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Grizzlies Suspend Ja Morant After He Plays With A Handgun On Instagram Live Again

Ja Morant reacts to a call during the Grizzlies first-round playoff series against the Los Angeles Lakers on April 26, 2023.
Justin Ford/Getty Images

It is not a crime to listen to music at louder-than-advisable volume while in the car with your buddies, which is great news because that is one of the really good things a person can do in life. It is not a crime, in Tennessee, to do basically anything involving a gun short of using it to commit certain kinds of crimes. In 2021, Tennessee joined all of America's most ostentatiously free states in allowing residents to carry a loaded gun, openly or concealed, with or without a permit.

Gun rights advocates immediately sued the state in an attempt to roll back the few restrictions that remained in that law, and in February, the state brought its policies more in line with what gun rights people call "constitutional carry," and what might otherwise be mistaken for the absence of any gun-related laws at all. (The state does have some remaining restrictions where guns are concerned, although they don't work very well; the state legislature ended its session early rather than take on proposed measures to improve those laws after a school shooting in April.) In the February laws, the age limit for permitless carry was reduced from 21 to 18; guns are now permitted on college campuses and, for teachers with law enforcement experience, in classrooms. An amendment that "would have allowed law enforcement to carry their service weapons while intoxicated" was removed after the state representative that introduced it said that it was merely a placeholder included by mistake.

All of which is to say that, in Tennessee, neither bopping around while listening to NBA YoungBoy in the car with your friends nor doing basically anything with a loaded handgun is illegal. That's the letter of the law. However, if you are Memphis Grizzlies All-Star Ja Morant, waving a gun around on Instagram Live while listening to music in the car with your friends is something that you absolutely must not do. The first time Morant waved a gun on Instagram Live, back in March, he wound up being suspended for "conduct detrimental to the league." On Saturday, Morant went ahead and did it again, this time on the Instagram account of his friend Davonte Pack.

This was a very bad idea. It was a bad idea not because it is illegal to do, which it isn't, or even because it is a stupid thing to do, which it is. In Morant's case, it was inadvisable because it has been just a couple months since Morant last got in trouble for brandishing a gun on Instagram Live. The league suspended Morant for eight games and the Grizzlies mandated that Morant get some vague counseling for whatever condition it is that he has that made him threaten teenage FootAction employees and wave his pistol around in the VIP room of a suburban Denver strip club.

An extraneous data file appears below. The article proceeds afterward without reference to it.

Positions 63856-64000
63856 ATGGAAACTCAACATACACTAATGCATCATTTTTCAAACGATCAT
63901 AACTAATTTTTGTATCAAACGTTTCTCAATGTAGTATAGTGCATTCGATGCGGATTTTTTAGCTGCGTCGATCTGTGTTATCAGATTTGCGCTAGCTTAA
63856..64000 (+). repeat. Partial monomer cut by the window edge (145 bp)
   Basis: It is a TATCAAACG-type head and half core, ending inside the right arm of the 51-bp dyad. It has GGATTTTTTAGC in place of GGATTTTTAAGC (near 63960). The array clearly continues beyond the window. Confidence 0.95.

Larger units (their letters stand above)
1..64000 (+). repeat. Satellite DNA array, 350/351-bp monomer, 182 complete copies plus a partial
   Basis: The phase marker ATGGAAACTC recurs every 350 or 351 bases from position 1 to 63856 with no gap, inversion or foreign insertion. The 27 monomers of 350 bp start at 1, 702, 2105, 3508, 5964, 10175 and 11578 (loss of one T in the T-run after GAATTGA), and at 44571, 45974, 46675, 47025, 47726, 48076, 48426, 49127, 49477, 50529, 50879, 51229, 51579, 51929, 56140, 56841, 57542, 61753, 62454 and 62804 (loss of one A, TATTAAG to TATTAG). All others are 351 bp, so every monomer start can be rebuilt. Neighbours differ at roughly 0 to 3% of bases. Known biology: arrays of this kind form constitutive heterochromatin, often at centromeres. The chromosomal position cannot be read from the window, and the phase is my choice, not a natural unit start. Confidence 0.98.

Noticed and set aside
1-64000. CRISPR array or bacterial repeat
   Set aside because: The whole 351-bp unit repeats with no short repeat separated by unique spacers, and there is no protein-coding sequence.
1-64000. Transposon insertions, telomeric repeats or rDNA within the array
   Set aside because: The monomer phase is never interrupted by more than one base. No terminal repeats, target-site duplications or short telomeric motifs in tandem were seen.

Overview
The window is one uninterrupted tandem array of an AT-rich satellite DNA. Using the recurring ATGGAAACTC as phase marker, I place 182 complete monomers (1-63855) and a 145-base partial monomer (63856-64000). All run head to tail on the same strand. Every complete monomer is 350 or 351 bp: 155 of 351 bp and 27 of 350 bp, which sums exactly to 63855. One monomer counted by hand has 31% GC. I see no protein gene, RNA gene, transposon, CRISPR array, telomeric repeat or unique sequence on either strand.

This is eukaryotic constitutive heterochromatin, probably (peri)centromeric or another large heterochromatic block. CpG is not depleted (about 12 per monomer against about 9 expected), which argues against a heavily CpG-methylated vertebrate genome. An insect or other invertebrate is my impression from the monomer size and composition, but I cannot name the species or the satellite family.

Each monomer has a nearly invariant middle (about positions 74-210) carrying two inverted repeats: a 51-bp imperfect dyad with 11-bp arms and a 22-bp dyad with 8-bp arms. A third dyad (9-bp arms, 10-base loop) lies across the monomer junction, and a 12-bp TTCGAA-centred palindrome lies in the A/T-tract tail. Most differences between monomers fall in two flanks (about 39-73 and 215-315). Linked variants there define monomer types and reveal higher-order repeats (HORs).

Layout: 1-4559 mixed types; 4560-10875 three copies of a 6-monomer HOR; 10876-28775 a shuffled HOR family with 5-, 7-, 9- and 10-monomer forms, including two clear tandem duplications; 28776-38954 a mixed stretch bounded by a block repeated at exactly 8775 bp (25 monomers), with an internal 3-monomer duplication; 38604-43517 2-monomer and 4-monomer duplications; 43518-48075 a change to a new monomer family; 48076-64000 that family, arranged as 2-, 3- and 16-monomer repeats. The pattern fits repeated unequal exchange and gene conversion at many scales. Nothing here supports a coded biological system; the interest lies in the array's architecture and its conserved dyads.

"That’s pretty much it for me," Morant said about appearing on Instagram Live after rejoining the team. "Obviously, I made mistakes in the past, caused a lot of negative attention not only for me, but my family and my team and the organization, and I’m completely sorry for that. So my job now is, like I said, to be more responsible and more smarter."

Where the Grizzlies had been careful about saying whether they were suspending Morant the first time he went on Instagram Live with a gun, they were more direct and prompt this time around, suspending him from team activities while the league reviews the case.

"The through-line connecting the teen-punching incident, the mall employee-threatening incident, the weird laser pointer-pointing fracas with the Pacers, and, finally, the gun-flashing fiasco is the utter lack of consideration of consequences," Patrick Redford wrote here while Morant was away from the Grizzlies back in March. "It doesn't feel like a psychoanalytical overreach to posit that one wouldn't fight or threaten people that often if one were worried about repercussions." Morant has already faced some repercussions—that eight-game suspension was without pay, and his failure to make an All-NBA team this year cost him the chance to see his upcoming five-year, $193 million extension elevate to a $231 million "supermax" one. He'll likely face some more in the days to come. During player exit interviews after Memphis's brief stay in the postseason, Morant underlined that he had "to be better with my decision-making." For now, that's something he'll have to work on away from the team.

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